Nugget of Knowledge: Pencil erasers

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Len Rome's Daily Feature of little known facts

(WYTV) – How does a pencil eraser work? It’s not like a chalkboard eraser that just wipes away chalk dust off a smooth surface.

Paper really isn’t that smooth, and a pencil mark isn’t all on the surface; most of it is embedded among the paper fibers.

Look at a pencil mark under a microscope. it’s not a continuous line. It’s made up of individual black particles, ten-thousandths of an inch long and they cling to the paper fibers and are also tangled among them.

The eraser’s job is to grab these tiny particles. The eraser is flexible so it can reach down among the fibers and it is just sticky enough to grab on to the black particles and pull them out.

But while it’s rubbing the paper, the paper’s fibers are rubbing off pieces of the eraser itself. So, you’re left with rubbed off shreds of rubber roll up with their black particles; the flecks you have to brush away.

Under the microscope, those flecks or crumbs look like enchiladas rolled in coal dust.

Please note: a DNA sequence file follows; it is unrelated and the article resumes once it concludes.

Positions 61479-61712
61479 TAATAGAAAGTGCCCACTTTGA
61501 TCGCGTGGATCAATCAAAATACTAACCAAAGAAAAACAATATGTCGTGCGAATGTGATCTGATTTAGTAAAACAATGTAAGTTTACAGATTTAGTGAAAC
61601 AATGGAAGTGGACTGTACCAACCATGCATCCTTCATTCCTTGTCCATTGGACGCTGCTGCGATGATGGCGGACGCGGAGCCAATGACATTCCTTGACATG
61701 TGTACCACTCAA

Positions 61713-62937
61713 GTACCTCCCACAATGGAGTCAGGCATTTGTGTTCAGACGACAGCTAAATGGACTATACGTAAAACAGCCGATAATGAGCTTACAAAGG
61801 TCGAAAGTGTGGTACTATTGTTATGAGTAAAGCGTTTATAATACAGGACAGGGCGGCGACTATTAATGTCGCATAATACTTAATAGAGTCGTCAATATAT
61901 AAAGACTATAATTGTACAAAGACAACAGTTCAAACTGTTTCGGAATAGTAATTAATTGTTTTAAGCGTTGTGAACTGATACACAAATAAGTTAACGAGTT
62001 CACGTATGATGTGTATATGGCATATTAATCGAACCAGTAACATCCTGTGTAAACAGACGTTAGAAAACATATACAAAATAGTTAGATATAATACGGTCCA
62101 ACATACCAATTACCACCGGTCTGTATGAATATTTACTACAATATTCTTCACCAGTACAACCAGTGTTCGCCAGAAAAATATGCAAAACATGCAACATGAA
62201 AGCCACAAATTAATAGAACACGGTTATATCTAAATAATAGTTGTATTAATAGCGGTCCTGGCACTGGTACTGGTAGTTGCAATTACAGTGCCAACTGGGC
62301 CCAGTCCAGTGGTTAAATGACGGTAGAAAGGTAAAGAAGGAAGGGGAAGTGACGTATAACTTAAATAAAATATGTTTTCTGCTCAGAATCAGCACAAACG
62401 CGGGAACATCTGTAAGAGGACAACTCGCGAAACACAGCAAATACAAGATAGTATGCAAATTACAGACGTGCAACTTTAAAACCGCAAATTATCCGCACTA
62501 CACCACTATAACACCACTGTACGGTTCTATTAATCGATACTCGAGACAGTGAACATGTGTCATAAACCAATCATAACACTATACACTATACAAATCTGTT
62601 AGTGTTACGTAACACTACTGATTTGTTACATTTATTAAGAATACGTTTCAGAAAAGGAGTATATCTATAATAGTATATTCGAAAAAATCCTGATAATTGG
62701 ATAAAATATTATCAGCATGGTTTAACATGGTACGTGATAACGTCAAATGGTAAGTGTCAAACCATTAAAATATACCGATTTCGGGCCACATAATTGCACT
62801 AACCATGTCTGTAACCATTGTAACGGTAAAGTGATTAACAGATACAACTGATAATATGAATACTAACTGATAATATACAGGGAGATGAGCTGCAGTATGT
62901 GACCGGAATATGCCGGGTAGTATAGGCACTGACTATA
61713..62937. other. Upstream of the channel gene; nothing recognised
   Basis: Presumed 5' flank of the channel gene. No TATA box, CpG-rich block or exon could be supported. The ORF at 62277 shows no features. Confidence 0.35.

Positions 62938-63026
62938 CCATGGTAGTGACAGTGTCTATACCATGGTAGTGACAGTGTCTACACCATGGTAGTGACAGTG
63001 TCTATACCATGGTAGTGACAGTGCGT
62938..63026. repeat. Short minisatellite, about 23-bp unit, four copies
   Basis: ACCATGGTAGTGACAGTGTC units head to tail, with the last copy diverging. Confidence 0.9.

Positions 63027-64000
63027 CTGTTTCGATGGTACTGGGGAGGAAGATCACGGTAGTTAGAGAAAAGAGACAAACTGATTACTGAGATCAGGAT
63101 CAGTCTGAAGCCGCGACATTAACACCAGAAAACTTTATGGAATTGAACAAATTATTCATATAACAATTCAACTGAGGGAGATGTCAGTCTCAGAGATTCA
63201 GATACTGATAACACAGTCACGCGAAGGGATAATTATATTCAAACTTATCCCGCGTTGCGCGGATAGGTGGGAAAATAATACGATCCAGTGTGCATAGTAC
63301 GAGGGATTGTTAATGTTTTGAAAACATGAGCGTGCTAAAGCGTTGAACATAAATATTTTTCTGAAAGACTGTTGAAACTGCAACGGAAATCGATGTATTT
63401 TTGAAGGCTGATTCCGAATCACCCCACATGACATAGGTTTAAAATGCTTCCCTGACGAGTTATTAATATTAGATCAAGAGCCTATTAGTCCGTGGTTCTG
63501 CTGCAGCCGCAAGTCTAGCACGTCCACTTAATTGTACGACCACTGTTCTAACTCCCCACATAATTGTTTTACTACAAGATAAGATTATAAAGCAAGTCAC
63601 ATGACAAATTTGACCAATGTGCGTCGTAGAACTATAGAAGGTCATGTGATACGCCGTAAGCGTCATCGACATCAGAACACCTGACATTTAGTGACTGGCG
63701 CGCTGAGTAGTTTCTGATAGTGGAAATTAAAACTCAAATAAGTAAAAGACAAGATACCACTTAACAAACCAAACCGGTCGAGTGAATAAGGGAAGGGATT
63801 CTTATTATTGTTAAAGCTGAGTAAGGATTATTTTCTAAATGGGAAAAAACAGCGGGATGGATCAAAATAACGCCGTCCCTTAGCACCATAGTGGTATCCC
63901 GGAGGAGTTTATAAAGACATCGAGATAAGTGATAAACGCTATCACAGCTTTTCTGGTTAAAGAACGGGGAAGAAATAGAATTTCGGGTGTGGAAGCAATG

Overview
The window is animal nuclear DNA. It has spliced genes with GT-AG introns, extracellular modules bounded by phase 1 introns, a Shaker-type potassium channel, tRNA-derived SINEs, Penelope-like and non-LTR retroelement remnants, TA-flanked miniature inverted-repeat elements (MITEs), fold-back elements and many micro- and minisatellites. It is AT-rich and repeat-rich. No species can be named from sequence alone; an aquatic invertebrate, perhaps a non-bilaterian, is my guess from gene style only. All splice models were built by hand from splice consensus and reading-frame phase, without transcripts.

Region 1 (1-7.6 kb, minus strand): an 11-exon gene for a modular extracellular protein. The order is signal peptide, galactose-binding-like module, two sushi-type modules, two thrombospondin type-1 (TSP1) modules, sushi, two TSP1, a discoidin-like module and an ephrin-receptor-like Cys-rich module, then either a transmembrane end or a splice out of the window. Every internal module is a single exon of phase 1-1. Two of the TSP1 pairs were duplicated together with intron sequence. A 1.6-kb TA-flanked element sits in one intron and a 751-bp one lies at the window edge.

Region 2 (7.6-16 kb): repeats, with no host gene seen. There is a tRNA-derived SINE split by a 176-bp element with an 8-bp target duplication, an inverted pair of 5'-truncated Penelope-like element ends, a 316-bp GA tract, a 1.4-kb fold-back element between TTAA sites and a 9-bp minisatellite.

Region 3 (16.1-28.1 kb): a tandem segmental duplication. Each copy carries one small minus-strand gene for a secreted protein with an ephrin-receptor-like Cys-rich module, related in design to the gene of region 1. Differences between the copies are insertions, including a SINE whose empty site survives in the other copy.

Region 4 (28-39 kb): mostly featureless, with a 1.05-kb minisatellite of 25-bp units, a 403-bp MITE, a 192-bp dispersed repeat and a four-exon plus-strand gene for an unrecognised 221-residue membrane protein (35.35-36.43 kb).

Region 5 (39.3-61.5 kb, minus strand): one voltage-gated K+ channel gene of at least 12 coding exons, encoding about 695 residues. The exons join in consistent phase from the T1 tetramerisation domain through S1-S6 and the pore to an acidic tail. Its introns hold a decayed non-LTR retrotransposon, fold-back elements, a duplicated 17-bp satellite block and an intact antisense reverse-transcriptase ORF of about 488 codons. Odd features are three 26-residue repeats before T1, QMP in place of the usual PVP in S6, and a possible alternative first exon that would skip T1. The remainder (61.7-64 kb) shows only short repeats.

The black particles are graphite, a shiny, black mineral form of carbon that breaks apart easily into flakes. It’s mixed with clay and wax as a binder.

There is no lead in a lead pencil. Real lead is a soft, gray metal that will leave dark marks when we rub it on a smooth surface, and we did that until the mid 16th century when Swiss inventor Conrad Von Gesner made the first pencil.

Yet, more than four and a half centuries later we still call them lead pencils.

And rubber is called rubber because we use it to rub out pencil marks. In 1770, the English chemist Joseph Priestley was the first to use the term “rubber,” and it stuck.

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Mel Robbins Main Area Middle

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